U.S. consumer confidence plunged unexpectedly to its lowest in 16 years in May as rising gasoline costs and falling home prices made Americans nervous about the future, a survey showed.
The Conference Board, an industry group, said its monthly measure of consumers' mood fell to 57.2 from 62.3 in April, well below Wall Street's median estimate of 60.0.
"There is a fear the economy is in a recession or going into one and people may find their jobs in jeopardy," said David Coard, head of fixed-income sales and trading at The Williams Capital Group in New York. "When you talk to people on the street they seem to be really being squeezed at the pump and the supermarket while their income isn't keeping up."
The index has dropped by almost half since last July, when housing market troubles triggered the most severe credit crisis in at least a decade.
At the same time, inflation expectations rose to an all-time high 7.7 percent, well above April's 6.8 percent.
The pain was felt across the board, with consumers worried about both what is happening now and what might be to come.
The present situation index dropped to 74.4 from 81.9, while the expectations barometer dived to 45.7 from 50.0.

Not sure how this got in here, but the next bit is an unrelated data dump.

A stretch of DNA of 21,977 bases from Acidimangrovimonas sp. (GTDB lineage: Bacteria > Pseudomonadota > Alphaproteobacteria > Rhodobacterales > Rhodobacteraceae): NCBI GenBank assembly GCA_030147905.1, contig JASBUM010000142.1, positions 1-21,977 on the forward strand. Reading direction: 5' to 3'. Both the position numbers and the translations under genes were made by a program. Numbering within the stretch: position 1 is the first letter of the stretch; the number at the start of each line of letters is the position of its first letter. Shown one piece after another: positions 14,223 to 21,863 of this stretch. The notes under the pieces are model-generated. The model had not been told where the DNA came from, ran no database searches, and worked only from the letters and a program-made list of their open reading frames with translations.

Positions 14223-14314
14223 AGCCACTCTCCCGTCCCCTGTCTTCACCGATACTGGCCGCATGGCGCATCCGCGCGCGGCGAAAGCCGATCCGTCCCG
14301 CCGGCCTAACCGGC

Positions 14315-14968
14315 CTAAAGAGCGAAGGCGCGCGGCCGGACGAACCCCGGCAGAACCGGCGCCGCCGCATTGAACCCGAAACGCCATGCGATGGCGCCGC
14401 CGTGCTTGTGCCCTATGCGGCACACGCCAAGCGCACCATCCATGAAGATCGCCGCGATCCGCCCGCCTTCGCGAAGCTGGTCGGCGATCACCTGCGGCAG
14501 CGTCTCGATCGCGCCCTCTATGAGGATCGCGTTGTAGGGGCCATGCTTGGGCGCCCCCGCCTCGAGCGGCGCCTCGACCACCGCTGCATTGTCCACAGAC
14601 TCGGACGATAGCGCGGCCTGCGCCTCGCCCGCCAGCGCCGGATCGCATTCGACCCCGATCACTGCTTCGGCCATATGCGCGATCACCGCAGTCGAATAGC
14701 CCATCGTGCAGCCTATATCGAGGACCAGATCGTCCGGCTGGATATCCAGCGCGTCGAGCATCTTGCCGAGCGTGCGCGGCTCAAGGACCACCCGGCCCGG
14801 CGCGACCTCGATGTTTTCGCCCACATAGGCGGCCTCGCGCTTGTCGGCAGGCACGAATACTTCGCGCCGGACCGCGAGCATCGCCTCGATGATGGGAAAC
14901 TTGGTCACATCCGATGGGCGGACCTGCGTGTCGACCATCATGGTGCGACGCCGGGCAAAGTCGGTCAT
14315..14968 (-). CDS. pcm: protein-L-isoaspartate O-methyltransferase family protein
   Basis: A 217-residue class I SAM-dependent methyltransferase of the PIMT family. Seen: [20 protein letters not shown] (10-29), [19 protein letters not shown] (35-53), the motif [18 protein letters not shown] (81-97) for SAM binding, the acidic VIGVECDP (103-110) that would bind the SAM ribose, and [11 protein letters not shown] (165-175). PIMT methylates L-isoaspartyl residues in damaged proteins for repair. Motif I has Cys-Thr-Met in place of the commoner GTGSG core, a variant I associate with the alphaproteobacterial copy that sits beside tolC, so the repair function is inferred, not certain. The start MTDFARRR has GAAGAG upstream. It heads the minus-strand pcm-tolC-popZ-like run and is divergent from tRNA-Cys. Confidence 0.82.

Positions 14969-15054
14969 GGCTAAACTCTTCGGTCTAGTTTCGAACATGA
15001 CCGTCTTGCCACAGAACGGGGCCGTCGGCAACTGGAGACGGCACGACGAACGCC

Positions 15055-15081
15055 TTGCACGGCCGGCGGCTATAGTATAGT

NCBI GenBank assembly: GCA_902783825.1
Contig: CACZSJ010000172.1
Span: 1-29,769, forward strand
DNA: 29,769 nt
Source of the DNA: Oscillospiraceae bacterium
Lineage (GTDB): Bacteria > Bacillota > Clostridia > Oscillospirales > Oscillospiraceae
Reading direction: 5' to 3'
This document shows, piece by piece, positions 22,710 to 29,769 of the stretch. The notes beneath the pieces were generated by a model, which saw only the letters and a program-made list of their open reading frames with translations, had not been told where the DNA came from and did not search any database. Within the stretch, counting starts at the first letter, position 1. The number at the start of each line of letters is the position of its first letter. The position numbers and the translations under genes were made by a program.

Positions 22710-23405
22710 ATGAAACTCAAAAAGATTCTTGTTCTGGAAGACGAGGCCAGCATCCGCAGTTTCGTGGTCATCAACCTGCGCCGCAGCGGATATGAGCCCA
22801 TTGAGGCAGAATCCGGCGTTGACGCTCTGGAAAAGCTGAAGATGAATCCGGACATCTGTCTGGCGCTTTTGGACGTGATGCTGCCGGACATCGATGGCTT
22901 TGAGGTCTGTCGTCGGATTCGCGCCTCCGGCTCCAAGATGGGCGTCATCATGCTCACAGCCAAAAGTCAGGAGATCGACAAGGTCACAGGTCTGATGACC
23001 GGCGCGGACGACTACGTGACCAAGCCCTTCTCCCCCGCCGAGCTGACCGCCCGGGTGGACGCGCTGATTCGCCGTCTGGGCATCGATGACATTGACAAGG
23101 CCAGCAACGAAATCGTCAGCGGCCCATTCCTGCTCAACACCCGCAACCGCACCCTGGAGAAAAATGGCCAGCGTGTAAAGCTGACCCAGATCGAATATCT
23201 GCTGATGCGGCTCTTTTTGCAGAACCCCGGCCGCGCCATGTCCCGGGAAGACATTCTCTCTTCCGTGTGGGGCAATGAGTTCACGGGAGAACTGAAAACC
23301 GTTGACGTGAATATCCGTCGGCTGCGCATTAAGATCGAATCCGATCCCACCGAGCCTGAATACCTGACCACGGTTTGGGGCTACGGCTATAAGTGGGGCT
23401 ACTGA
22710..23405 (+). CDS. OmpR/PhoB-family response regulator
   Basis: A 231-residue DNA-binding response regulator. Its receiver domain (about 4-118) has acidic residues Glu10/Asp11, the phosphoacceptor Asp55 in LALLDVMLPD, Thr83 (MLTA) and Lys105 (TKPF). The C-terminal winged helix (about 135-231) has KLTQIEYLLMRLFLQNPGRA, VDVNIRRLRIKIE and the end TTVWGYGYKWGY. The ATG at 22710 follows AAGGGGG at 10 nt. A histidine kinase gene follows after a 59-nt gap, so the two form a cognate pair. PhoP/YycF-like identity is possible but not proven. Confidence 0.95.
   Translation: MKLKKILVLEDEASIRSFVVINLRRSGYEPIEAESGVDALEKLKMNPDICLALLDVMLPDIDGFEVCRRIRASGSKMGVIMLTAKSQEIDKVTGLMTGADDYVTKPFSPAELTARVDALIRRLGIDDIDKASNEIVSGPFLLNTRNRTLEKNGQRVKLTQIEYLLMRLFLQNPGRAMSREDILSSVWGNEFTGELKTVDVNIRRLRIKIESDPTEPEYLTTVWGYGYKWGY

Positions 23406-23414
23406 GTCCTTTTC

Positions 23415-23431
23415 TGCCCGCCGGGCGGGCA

Other reports out on Tuesday suggested the housing market will not get better any time soon.
New home sales rose but only after downward revisions to the prior month, and remained near their weakest in more than 15 years.
Meanwhile prices of single-family homes plunged a record 14.1 percent in the first quarter from a year earlier, marking a pace five times faster than the last housing recession, according to the Standard & Poor's/Case Shiller index.
"Weakening business and job conditions coupled with growing pessimism about the short-term future have depleted consumers' confidence in the overall state of the economy," said Lynn Franco, director of The Conference Board Consumer Research Center.
On Friday, a survey of consumer sentiment showed that twice as many Americans expect the value of their homes to fall in the next 12 months than a year ago, while price rises in the next five years will fail to keep pace with inflation.
The Reuters/University of Michigan report showed the grim sentiment among consumers, who have been hit hard by the worst housing slump since the Depression, record energy costs and a shrinking job market.
The results showed the proportion of respondents who expect their home's value to decline during the year ahead rose to 28 percent.